Small deeds give way to conservation wins for wildlife at Georgian Bay Islands National Park.


Georgian Bay Islands National Park

Two Map Turtles lounge on blocks, basking in the late-June sun just off Beausoleil Island. Nearby, Monarch Butterflies flirt with milkweed and kingfishers dart above.

Within sight of the main dock at Cedar Spring, furrows in the sandy bank are sure signs of turtle nests. Nature’s rituals in this area of Georgian Bay Islands National Park are being helped by Parks Canada conservation efforts to reclaim more areas for wildlife.

“Spotting these Northern Map Turtles, the nests, and Monarch Butterflies in this recovered area tells me that we have a conservation win here,” exclaims Andrew Promaine, the Resource Conservation Manager spearheading the project.

Turtle boxes dot the landscape protecting new nests along the shore on Beausoleil Island.

Parks Canada actively works with partners to monitor and restore ecosystems, protect species at risk, and expand the knowledge of biodiversity and climate change.

Up until recently, this spot (known as the Cruiser Dock) was a large open area with a shoreline retaining wall that acted as a barrier for turtles and other reptiles. Although the sandy soil seemed perfect for turtle nests, there was no easy way for them to get there from the adjacent wetland and bay.

The nearby land also lacked quality habitat for bees, insects, and butterflies. Parks Canada saw potential to restore the shoreline and reached out to the Georgian Bay Biosphere Reserve and the YMCA Junior Naturalists for some serious conservation sweat equity.


Did you know?
  • Six of the eight turtle species found in Ontario are Species at Risk and call Georgian Bay Islands National Park home: Blanding’s, Eastern Musk, Spotted, Snapping, Wood, and Northern Map Turtle.

  • Northern Map Turtles: Loss of shoreline habitat, tainted food supply, and pet trade are all threats. Suitable basking sites and exposure to the sun for part of the day are important for the Map Turtle’s health.

  • The Monarch Butterfly is endangered according to the Committee on the Status of Endangered Wildlife in Canada. Southern Ontario is an important Canadian habitat.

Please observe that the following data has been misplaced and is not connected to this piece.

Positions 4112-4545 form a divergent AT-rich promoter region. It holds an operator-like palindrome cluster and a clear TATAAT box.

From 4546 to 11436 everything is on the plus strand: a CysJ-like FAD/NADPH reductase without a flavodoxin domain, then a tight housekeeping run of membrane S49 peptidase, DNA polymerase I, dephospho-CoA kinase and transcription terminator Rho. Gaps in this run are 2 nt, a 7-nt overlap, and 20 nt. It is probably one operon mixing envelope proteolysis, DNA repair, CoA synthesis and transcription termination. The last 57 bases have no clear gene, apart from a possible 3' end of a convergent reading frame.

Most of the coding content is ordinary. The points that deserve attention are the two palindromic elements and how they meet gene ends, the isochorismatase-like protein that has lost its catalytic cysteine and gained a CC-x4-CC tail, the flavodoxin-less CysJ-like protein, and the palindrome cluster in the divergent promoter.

A habitat transformed

Three years and many blisters later, you will find a rejuvenated habitat on the eastern shores of Beausoleil Island, Georgian Bay Island’s largest and most visited island.

 

Mingling bees and Monarch butterflies are sure signs that the habitat has rejuvenated.

The bricks that once formed part of a retaining wall have been reconfigured to create both erosional control and turtle ecopassages to ensure easy access from the lake to the upper gravel nesting sites.

Also, careful landscaping now encourages species like milkweed, vital for the survival of the endangered Monarch Butterfly. Native gardens were planted and now attract a variety of pollinators such as bees.
Turtle boxes are placed over nests to protect the incubating eggs from raccoons, skunks, and coyotes.

More living space for wildlife

Within this largest grouping of fresh water islands in the world, Georgian Bay Islands National Park is a haven for plant and animal life that can be appreciated by visitors and nature lovers alike.

For the hundreds of different species that call this biosphere reserve home, having as much liveable space as possible increases chances of survival and the ability to adapt to changing environmental conditions caused by climate change.


"Conservation interventions, both big and small, help to expand habitats that can support a variety of wildlife. This project is also part of a park-wide effort to recover species that are declining such as the Monarch Butterfly or threatened like the Northern Map Turtle. And in the big picture, thriving and diverse habitats are the foundation for a healthy ecosystem."

Andrew Promaine
Resource Conservation Manager, Georgian Bay Islands National Park

If the two basking Map Turtles could talk, they might agree with Andrew Promaine that this conservation effort is worth celebrating.